Current projects

Online learning of multi-robot control

In this work we are interested in learning behaviors (navigating in an unknown environment, foraging food etc.) for a swarm of robots using Embodied Evolution.




lamp PsyPhiNe is an interdisciplinary and exploratory project between philosophers, psychologists and computer scientists. The goal of the project is related to cognition and behavior. Cognition is a set of processes that are difficult to unite in a general definition. The project aims to explore the idea of assignments of intelligence or intentionality, assuming that our intersubjectivity and our natural tendency to anthropomorphize play a central role: we project onto others parts of our own cognition. To test these hypotheses, our aim is to design a "non-verbal" Turing Test, which satisfies the definitions of our various fields (psychology, philosophy, neuroscience and Computer Science), using a robotic prototype. some of the question that we aim to answer are: is it possible to give the illusion of cognition and or intelligence through such a technical device? How elaborate must be the control algorithms (behaviors) of such a device be to fool test subjects? How many degrees of freedom must it have?

This work is funded under the folowing grants:


Evolutionary learning of Tetris controllers

Tetris simulator The game of Tetris is probably among the few games that are popular worldwide and designing artificial players is a very challenging question. Our aim in this paper is to show that evolutionary computation can be applied to design good strategies for the game of Tetris that can compete with the best reported players. The player strategy uses a feature-based game evaluation function to evaluate the best moves for a given state and which is optimized using the CMA evolution strategy.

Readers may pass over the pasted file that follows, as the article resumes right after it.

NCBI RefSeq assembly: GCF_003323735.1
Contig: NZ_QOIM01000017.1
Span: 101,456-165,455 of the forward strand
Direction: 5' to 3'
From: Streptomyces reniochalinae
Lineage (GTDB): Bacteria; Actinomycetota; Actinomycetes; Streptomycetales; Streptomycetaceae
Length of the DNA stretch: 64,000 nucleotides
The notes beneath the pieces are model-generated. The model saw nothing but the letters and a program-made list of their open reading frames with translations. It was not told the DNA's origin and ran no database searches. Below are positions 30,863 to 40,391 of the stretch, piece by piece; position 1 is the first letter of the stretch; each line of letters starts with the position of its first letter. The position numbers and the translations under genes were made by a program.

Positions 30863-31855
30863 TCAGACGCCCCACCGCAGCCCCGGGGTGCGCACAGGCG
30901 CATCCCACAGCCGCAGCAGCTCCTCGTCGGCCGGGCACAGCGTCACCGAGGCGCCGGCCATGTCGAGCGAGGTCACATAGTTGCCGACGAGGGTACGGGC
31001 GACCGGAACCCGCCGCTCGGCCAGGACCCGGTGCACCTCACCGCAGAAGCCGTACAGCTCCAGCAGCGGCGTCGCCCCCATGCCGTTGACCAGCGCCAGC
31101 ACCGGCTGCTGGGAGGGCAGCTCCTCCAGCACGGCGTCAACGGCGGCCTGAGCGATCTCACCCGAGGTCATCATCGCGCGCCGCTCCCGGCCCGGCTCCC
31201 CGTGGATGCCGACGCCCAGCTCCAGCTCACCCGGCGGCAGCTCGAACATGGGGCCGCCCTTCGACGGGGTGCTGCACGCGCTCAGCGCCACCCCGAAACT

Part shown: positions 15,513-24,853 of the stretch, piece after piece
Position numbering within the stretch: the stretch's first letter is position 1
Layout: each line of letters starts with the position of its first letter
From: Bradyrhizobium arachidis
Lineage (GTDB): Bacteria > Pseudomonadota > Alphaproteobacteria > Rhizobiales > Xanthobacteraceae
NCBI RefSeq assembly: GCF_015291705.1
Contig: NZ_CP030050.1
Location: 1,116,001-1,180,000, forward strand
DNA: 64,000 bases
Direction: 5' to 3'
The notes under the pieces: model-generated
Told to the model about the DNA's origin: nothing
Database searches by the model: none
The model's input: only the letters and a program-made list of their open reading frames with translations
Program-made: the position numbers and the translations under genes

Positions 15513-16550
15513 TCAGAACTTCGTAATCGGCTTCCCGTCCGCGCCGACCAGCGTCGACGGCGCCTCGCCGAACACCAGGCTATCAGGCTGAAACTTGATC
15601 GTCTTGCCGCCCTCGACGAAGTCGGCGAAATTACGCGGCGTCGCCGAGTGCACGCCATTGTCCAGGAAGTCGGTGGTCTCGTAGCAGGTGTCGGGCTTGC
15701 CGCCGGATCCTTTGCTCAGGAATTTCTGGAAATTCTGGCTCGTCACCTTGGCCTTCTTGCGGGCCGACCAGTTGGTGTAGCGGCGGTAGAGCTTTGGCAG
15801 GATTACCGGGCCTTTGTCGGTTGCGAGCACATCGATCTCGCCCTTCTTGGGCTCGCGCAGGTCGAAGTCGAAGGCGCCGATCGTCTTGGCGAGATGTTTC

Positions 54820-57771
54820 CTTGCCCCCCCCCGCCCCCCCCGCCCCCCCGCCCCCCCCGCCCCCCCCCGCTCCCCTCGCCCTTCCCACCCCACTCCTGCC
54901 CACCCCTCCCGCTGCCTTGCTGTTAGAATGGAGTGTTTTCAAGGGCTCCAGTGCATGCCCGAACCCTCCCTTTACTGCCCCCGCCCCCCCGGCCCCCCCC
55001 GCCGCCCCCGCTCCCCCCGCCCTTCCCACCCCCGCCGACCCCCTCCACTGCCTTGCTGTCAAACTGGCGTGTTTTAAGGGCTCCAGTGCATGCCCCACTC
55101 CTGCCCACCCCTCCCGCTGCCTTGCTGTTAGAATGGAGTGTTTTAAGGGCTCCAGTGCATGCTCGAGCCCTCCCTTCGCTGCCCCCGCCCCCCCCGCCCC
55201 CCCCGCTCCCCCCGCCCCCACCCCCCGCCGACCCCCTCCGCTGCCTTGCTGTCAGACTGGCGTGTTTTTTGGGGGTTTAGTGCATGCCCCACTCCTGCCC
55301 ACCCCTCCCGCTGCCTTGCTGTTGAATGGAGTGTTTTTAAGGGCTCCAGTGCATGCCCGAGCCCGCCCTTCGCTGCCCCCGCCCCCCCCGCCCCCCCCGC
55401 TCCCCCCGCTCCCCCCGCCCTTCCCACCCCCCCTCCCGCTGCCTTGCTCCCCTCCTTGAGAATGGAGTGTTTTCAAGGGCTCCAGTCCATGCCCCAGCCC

We have shown that by analyzing the shape of the search space, we were able to adapt the algorithm to converge better in this particular case. We also discuss how to reduce the length of the games which serves greatly when running lengthy learning algorithms. The racing procedures presented allow to learn very good player at a fraction of the learning cost.

We think that designing good artificial players should not rely only in optimizing the weights of a set of features, but also in choosing good feature functions. In fact our different experiments showed us that for the feature set presented here, we have probably obtained the best player and further improvements will not be significant if we take into account confidence intervals. Improvements could be achieved using better feature functions, ones that synthesize the game better. An interesting research question would be to devise algorithms to learn new feature functions rather than only learn the weights.